Caffé al Bicerin (Turin): 

opened in 1763, its specialty is Bicerin, espresso coffee, chocolate and cream, prepared according a secret recipe. The name derives from the fact that coffee is served in tall glasses for bringing out the color and creaminess.

Pedrocchi (Padua):

historic café, internationally renowned. Defined by the French writer Stendhal: “Le meilleur café d’Italie”, the best Italian coffee bar, is famous for the “Stendhal Eggnog” (Zabaione di Stendhal), in honor of the French writer who mentions the Pedrocchi coffee in Charterhouse of Parma. The eggnog recipe is secret but it is equally well known its coffee with cream and fresh mint mixture.

Caffè Florian (Venice):

one of the symbols of Venice, is the oldest Italian coffee. Since its opening, in 1720, is an obligatory stop for tourists.

 Harry’s bar (Venice):

There is a little piece of America in this bar, which has become an institution over time. In the twenties of the last century, an American student, Harry Pickering, moved in Venice with his aunt to seek treatment from a start of alcoholism. After a fight, the aunt abandoned her nephew to his fate and penniless. The barman of the hotel where lived the American boy, Giuseppe Cipriani, moved by the story, lent the young 10,000 lire (about 5,000 dollars), a considerable sum for that time, to enable him to return home. A few years later, the young man, recovered from alcoholism, turned to Venice, tracked Cipriani and, in gratitude, gave him back the full amount, adding 40,000 lire so that he could open his own business. Cipriani decided to call his bar “Harry’s Bar”.

Giubbe rosse (Florence):

so called because in nineteenth century, when it was founded, the waiters were dressed as the Viennese with the redcoats. Here coffee is shaken and served in a cup cocktail.

 Caffè Greco (Rome):

historical coffee bar, timeless charm and unforgettable coffee, in Via Condotti, the famous luxury shopping street.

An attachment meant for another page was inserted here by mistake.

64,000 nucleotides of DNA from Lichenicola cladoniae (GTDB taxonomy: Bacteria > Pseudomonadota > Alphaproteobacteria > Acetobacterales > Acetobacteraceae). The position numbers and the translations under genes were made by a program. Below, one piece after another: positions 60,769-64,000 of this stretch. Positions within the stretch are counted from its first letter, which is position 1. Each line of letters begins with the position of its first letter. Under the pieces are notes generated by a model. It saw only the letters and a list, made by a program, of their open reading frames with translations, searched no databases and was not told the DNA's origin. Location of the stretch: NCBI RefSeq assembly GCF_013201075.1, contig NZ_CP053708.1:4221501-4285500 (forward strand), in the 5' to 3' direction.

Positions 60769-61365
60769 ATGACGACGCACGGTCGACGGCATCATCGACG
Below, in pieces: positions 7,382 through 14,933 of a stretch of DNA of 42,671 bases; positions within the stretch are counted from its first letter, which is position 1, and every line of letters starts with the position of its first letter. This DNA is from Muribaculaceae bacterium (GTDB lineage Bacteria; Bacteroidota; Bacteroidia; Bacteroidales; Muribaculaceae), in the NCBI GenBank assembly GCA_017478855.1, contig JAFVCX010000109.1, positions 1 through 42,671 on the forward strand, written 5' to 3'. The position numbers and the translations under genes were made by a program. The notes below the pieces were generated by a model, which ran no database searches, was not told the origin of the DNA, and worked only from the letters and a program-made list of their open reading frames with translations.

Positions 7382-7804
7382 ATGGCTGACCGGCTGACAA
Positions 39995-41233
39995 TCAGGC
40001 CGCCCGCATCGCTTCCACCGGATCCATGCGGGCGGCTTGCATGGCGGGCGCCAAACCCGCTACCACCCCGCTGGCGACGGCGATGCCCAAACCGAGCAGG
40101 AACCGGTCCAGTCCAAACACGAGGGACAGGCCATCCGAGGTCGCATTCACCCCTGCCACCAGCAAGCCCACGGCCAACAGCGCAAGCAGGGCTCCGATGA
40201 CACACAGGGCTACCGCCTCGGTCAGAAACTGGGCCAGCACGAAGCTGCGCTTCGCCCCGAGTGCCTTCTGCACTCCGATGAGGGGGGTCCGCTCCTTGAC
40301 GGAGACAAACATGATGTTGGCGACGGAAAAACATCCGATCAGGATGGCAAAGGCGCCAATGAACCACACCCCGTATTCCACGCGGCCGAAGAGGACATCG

Gran Caffè La Caffettiera (Naples and Rome):

A bar but also a museum of the Neapolitan coffee where you can see all the versions of the Neapolitan coffee makers, from the most ancient to the modern moka. Accurate service, the glass of water (for cleaning the mouth and enjoy the best cup of coffee) always precedes espresso (strictly served with Neapolitan).

Caffè Tico (Naples):

after enjoying the real Neapolitan espresso, at Caffè Tico you can also buy mixtures of their own production, ground or beans, to prepare an excellent coffee at home.

Grand Café Gambrinus (Naples):

in one of the most legendary coffee bar in Naples, Belle Èpoque style, assiduously attended by Ernest Hemingway and others writers, artists, you can enjoy the secret recipe of coffee with Hazelnut.


In Naples, coffee is not only “just” a ritual, but a popular right. Everyone should have the pleasure of being able to enjoy at least one cup of coffee a day. For some, however, even a simple cup of coffee can be a luxury. Thus was born, in Naples, a century ago, the tradition of suspended coffee, the caffè sospeso.
The Neapolitan writer Luciano de Crescenzo, in one of its best seller dedicated to caffè sospeso, perfectly described this custom: “When a Neapolitan is happy for some reason, instead of paying just one coffee, one that he would drink, he pays two, one for himself and one for the customer who comes next. It’s like offering a cup of coffee to the rest of the world. The coffee suspended is a Neapolitan habit but also a philosophy of life”.

Ph: Veronica Lavenia


Cocoa and coffee cake

Vegan chocolate salami


About the author

Veronica Lavenia

PhD (former University academic).
Italian based writer and magazine contributor.
Authors of six books (five cookbooks), some of her works have appeared in the most popular International food magazine, as "Vegetarian Living"; "Veggie Magazine"; "Lifestyle FOOD"; "Australian Good Food & Travel Guide; "Chickpea"; "Gluten free Heaven";" TML", among others.
EVOO Communicator.
Founder of #evoostories and #storiedievo at @veronicalavenia_
Columnist for "The Wolf Post ("EVOO Stories; Food & Wellness; books reviews).